Editorial

How Microsoft Can Resist, or Assist, Trump

Tech companies could have an outsized role in how far the president-elect gets with his destructive agenda.

Last week, news site The Intercept published a thought-provoking survey of nine major tech companies, asking those American corporations whether they would assist a Trump administration in creating a Muslim database.

Granted, this is the kind of hypothetical question that gives PR flacks migraines. Trump, The Intercept acknowledges, has been all over the Rand-McNally on the question of creating a registry. The terrible idea seems to have started with, yes, a hypothetical question posed to the candidate on whether he’d entertain such a policy, and the orange entertainer replying that he would. From there it has gone in and out of style with Trump—a loose strand of coiffed hair blowing this way and that in the Manhattan wind. The potential nomination of Kansas Secretary of State Kris Kobach to head the Department of Homeland Security—the man who accidentally leaked plans to create said registry in late November—means that the policy is still firmly on the table. But the truth is we simply don’t know whether Trump will try to build a registry, let alone which American tech companies he may seek to enlist in the effort.

All that acknowledged, however, The Intercept ’s survey is noteworthy, as are the answers provided by two tech companies: Twitter and Microsoft. Twitter provided an unequivocal “No,” citing its policy against participation in any kind of state surveillance. Microsoft was more measured, linking to a company blog post that celebrates diversity as a corporate ethos while also saying that in the age of Trump, “it will remain important for those in government and the tech sector to continue to work together to strike a balance that protects privacy and public safety in what remains a dangerous time.”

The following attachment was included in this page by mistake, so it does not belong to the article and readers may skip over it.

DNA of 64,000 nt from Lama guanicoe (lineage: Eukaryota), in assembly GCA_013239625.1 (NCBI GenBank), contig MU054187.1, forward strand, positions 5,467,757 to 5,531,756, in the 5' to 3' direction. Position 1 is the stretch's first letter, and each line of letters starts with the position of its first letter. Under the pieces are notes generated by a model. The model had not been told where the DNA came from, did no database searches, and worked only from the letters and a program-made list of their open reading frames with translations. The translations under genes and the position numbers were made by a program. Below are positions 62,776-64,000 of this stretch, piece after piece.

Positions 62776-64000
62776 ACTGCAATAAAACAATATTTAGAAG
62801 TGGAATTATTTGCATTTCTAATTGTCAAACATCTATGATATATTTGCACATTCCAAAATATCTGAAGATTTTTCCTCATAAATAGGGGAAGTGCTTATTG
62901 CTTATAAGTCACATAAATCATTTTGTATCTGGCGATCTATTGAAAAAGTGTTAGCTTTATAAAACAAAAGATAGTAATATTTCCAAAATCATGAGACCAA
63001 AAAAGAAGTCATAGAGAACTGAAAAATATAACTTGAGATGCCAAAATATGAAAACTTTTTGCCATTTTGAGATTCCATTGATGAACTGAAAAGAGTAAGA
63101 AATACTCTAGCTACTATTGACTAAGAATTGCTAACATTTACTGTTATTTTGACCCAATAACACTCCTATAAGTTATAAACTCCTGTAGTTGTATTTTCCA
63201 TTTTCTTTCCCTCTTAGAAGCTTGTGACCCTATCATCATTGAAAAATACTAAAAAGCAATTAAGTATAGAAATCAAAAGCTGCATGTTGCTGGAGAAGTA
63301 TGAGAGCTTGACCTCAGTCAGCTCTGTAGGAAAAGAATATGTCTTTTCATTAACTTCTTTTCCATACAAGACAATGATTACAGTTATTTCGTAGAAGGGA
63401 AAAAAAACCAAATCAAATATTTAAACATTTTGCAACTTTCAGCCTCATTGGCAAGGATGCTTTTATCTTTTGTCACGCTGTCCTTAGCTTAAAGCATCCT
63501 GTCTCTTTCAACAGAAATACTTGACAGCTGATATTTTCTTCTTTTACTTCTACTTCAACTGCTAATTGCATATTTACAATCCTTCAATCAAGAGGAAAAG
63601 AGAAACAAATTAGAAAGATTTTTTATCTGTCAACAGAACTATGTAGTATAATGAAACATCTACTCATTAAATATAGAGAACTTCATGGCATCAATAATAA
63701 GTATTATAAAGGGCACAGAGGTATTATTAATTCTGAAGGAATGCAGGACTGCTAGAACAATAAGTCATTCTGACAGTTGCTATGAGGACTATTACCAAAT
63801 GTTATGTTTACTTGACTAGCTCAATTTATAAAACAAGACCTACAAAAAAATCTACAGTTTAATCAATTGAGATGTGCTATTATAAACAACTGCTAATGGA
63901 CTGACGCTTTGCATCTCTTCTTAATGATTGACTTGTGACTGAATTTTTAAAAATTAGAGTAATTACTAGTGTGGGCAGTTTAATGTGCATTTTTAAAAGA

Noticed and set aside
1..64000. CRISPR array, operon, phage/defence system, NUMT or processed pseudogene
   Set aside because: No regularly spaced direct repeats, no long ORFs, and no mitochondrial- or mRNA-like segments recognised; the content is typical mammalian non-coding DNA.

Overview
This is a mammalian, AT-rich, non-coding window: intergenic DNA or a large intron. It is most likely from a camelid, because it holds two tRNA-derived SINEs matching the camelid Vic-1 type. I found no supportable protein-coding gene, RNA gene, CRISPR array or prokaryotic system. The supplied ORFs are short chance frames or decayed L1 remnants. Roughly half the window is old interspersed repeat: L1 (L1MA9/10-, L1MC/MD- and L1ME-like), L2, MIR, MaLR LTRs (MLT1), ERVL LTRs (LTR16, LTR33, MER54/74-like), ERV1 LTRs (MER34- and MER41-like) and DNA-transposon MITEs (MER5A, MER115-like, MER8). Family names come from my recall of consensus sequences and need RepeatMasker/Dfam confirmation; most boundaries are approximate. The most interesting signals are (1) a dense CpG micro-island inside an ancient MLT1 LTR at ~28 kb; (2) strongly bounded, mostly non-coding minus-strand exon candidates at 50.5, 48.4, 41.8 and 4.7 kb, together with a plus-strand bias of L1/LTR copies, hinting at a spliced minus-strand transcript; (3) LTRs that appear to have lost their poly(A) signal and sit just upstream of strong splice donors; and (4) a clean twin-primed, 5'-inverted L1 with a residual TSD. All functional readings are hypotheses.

One could argue that Twitter has it easy on this particular question. It’s hard to fathom how a social-media company would even go about submitting a bid for creating a government registry, Muslim or otherwise; Microsoft, creator of Excel, not so much. But forget the specifics for a moment—not just the registry but Trump as well—and take these statements in the abstract: From one company, a clear line drawn in the sand over how it will allow its technology to be used by state actors; from another, wiggle room and platitudes. We must get to a place where the former is the norm, not the latter.

That’s not the case as is. To Microsoft’s credit, it was one of the few companies to respond to The Intercept’s query. Most tech companies didn’t bother to, but one need not look far to see where they stand when given a choice between adhering to strict privacy and free-speech policy vs. money: They take the money. The New York Times reported recently that Facebook had developed a censorship tool specially tailored for China, in an effort to break into that lucrative market. Such behavior hardly instills confidence that Silicon Valley and South Lake Union (where Facebook is quickly expanding) is ready to stand in resistance to whatever draconian efforts a Trump presidency may bring.

Civil libertarians—as well as Republicans—could rightly scold much of the left for basically turning off their alarm system on these issues for the past eight years while Obama has been in office. As the Snowden leaks showed, many of the invasive National Security Administration online snooping practices often associated with Bush were kept alive and well by Obama, and in some cases expanded.

But there’s no denying that the worst nightmares of a fully functional techno-tyranny feel a lot more clear and present with an incoming president whose electoral success arose from a willingness to throw all social and political norms out the window, and who openly admires Vladimir Putin’s approach to governance. Obama, for all his flaws, at least had to act like he was following through with some civil-libertarian campaign rhetoric; with Trump, we are left in a position of hoping that he breaks his promises. By making very clear what they will and won’t take part in, Seattle’s tech companies can play an outsized role in ensuring he does break those promises, whether he wants to or not.

editorial@seattleweekly.com

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